Ready to Settle Down in Mulberry
By Suzie Schottelkotte
More than a year after breaking ground on a health clinic in Mulberry, and nearly nine months after construction was expected to be completed, crews finally are preparing to set the building in place.
Land was cleared last week and the utility lines are in place, said Ann Claussen, executive director of Central Florida Health Care Inc.
"The plan is to bring the building in Friday," she said. "After waiting so long, we are all very excited.
"They told us once the foundation was in, and we cleared all the permits, the construction would go really quickly," Claussen added.
The $1.4 million modular building was built off-site and has been brought to Mulberry for final assembly.
Mulberry City Commissioner Andy Scrocca said he's excited to see the project come together.
"In the last couple years, we've been seeing a lot of pluses in Mulberry, and this is another plus," he said. "We are so happy this is happening."
Once the two-story building is positioned, it will take about six weeks to complete the interior, Claussen said.
"We're anticipating it will be the end of February before we're in the clinic," she said. "In the meantime, we'll still operate from the temporary clinic we have there now."
Clinicians working out of the temporary structure have been treating as many as 60 patients, adults and children, a week since March.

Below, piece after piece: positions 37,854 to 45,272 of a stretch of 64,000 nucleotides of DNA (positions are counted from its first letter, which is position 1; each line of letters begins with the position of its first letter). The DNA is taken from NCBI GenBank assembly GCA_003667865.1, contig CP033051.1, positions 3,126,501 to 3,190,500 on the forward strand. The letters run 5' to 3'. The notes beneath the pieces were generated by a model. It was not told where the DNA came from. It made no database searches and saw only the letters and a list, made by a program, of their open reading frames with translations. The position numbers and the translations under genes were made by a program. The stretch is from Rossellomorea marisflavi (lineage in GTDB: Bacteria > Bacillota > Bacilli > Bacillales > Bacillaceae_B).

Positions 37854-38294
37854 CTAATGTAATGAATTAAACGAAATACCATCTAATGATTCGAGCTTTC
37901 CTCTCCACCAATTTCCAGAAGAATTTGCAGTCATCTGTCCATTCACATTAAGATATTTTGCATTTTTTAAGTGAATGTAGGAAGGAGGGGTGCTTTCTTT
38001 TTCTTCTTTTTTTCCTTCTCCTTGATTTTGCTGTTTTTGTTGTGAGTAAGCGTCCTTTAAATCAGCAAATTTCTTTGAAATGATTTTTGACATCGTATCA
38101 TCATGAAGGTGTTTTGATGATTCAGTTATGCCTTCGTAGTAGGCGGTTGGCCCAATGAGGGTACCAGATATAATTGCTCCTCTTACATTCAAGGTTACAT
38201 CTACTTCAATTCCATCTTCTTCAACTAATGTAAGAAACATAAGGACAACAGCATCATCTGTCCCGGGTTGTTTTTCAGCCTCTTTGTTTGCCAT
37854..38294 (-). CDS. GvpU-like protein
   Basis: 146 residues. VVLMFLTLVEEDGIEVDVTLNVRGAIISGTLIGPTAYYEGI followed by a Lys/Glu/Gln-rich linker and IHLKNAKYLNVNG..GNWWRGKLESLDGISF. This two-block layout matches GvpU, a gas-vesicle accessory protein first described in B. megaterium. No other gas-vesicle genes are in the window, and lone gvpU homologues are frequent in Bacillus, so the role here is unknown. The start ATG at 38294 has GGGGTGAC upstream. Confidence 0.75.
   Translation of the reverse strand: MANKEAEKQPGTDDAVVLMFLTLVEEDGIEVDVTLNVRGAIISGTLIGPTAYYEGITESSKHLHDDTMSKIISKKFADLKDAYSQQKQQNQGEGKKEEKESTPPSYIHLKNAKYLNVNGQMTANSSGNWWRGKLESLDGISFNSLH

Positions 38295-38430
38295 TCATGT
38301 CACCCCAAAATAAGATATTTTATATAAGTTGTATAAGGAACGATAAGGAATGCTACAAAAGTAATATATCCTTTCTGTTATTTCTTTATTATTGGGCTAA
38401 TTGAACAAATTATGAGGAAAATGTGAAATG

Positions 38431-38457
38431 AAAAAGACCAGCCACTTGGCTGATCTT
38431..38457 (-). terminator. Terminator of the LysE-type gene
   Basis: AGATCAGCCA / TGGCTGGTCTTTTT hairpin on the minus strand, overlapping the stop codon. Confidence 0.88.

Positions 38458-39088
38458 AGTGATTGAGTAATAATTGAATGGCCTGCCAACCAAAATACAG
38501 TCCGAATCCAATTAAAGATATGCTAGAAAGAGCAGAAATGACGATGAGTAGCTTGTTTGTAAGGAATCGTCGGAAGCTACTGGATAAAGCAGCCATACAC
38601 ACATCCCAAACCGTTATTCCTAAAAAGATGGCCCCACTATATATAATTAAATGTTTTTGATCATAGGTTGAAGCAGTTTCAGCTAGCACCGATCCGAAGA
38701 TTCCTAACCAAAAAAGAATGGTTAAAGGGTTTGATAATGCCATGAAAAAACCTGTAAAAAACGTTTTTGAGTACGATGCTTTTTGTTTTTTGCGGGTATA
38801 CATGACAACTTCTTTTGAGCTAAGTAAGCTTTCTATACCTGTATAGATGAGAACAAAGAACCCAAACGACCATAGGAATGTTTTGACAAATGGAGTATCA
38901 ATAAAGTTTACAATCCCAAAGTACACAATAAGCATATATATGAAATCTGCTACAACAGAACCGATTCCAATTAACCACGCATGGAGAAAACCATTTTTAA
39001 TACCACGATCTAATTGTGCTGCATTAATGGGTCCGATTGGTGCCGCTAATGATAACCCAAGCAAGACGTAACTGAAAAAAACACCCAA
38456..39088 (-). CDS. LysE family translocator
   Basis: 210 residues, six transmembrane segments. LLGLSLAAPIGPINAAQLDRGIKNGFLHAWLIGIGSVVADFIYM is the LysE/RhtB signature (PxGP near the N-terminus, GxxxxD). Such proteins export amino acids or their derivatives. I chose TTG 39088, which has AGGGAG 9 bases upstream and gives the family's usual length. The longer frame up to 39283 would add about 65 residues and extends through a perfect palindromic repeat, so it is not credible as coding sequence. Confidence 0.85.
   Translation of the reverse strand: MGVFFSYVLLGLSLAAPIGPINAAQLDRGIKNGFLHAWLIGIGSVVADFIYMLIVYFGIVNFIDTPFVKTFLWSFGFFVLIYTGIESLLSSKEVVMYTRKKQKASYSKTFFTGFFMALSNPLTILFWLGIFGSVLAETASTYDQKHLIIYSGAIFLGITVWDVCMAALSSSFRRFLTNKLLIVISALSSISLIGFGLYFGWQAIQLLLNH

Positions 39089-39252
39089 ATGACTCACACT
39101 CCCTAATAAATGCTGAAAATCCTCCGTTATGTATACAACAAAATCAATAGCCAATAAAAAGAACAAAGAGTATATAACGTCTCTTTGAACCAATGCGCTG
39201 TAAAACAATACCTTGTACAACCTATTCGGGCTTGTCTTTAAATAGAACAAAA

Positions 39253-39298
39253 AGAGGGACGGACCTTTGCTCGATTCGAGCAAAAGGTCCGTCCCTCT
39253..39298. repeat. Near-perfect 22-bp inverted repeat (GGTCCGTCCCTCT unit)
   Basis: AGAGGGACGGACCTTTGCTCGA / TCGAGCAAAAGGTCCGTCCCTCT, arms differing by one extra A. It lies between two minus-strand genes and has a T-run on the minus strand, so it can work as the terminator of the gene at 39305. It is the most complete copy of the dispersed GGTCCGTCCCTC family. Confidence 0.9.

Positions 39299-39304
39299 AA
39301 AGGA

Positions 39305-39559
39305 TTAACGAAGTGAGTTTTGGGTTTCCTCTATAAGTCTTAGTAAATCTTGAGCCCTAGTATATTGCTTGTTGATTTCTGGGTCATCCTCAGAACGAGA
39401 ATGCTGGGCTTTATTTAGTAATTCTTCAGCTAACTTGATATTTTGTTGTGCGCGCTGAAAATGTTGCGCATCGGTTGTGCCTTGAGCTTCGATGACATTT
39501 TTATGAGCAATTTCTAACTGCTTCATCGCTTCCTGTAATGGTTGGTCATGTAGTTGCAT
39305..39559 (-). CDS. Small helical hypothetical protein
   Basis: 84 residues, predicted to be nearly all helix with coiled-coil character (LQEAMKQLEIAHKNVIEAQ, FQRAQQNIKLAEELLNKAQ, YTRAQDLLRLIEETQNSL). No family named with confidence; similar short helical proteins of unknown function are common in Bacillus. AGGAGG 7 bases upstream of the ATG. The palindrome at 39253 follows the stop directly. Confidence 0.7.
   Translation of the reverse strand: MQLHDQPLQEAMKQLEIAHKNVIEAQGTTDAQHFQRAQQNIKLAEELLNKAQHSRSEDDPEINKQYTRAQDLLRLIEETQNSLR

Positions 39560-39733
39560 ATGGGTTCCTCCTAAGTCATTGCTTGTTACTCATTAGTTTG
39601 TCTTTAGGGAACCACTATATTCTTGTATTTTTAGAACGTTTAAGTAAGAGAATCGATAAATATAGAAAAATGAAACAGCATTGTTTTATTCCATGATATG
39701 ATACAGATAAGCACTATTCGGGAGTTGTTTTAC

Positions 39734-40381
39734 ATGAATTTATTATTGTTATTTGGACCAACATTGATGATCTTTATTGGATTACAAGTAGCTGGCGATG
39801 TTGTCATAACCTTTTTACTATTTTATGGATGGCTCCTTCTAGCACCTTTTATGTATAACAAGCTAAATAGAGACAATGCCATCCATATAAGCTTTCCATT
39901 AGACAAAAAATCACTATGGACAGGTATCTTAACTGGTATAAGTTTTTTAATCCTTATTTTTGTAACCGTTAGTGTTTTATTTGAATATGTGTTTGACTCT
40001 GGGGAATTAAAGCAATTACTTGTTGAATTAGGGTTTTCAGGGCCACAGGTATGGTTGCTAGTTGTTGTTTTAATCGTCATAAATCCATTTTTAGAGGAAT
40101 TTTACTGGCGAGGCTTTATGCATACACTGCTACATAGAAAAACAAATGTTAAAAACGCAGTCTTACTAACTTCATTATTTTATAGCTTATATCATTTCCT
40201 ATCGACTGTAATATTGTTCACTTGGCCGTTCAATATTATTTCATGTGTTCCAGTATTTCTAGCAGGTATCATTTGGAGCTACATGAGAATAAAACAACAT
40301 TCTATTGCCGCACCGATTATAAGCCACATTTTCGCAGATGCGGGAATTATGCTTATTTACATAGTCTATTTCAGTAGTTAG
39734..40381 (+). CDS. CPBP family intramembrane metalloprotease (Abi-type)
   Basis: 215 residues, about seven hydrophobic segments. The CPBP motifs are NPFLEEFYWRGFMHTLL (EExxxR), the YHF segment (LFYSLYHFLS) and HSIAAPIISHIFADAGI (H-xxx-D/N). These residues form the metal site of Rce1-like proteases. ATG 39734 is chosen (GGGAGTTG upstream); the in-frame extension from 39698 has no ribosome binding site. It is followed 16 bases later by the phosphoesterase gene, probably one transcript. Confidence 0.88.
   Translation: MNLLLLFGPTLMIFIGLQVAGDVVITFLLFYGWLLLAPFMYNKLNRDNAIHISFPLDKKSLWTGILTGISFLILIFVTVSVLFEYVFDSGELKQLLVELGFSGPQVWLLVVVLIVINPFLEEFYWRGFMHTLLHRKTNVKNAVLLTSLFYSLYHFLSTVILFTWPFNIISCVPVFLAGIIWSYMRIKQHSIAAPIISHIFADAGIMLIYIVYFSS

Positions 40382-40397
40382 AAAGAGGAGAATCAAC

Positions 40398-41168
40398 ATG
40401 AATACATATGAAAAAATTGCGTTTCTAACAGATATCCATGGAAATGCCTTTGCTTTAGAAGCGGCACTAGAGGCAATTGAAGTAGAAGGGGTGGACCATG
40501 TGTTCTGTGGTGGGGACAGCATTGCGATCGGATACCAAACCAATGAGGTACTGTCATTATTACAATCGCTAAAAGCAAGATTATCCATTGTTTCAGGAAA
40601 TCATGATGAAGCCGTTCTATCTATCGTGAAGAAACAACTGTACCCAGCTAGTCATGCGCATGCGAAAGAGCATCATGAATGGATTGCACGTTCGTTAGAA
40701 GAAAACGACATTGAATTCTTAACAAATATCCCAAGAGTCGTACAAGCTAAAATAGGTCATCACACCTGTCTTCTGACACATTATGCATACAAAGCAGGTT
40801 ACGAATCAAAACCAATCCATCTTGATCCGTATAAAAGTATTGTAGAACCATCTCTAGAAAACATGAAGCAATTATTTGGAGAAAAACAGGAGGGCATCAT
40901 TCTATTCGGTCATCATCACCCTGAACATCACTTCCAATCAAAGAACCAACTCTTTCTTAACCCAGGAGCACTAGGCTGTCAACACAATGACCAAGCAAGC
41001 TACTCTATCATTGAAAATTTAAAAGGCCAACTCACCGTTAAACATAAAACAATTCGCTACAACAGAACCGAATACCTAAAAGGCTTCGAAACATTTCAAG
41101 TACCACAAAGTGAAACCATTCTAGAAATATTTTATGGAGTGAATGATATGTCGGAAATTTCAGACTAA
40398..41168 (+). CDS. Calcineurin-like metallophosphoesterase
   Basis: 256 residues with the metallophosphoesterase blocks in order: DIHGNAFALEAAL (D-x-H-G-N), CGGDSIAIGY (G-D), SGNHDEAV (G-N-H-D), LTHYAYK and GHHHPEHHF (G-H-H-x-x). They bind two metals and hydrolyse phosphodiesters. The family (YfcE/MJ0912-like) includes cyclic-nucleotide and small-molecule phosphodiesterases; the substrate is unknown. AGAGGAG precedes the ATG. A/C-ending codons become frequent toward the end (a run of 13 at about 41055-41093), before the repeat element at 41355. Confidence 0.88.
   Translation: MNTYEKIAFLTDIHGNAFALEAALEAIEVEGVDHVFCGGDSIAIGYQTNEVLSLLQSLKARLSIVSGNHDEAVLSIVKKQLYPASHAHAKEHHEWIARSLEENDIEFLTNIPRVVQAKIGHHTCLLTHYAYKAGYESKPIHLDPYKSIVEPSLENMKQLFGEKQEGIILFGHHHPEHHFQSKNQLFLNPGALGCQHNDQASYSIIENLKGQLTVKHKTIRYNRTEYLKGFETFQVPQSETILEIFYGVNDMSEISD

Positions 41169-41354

Central Florida Health Care risked losing a $775,000 federal grant for the project if it didn't meet a March 10 deadline last year to begin treating patients.
With help from Mulberry city officials, the agency slid in under the wire by erecting a temporary structure.
At that time, Claussen said she was hopeful the permanent, 10,000-square-foot building would be in place by early summer, but that didn't happen.
"We don't realize when a project is this big that there are all different pieces that tie in," she said. "There's the engineers, permitting, inspections, the contract, and things like the water-flow study test.
"If something isn't the way it needs to be, it slows the process down and those weeks start adding up," Claussen continued. "We would run into different scenarios and we'd have to step back. It's really nobody's fault."
The permanent building will be assembled behind the temporary one on a 1-acre lot donated by the city at Prairie Mine Road and State Road 60, on Mulberry's west side.
The clinic, like others in Central Florida Health Care's system, will provide medical services to residents who are not receiving adequate medical care, including those with low incomes, the elderly, migrant seasonal farm workers, homeless people and residents of public housing.
Federally qualified centers, like Central Florida Health Care, offer services to patients on a sliding scale based on their incomes.
The Avon Park-based program also provides medical services in Lakeland, Frostproof, Winter Haven, Lake Wales and Dundee in Polk County.
Claussen said more than 20 medical personnel have been hired for the Mulberry site, including doctors, nurses, pharmacists and laboratory staff.
Most of them are working in other locations "until we get the Mulberry clinic open," she said.
[ Suzie Schottelkotte can be reached at firstname.lastname@example.org or 863-533-9070. ]
Crews have begun work for the placement of the new Mulberry Health Care Clinic on Ninth Avenue. The $1.4 million modular building was built off-site.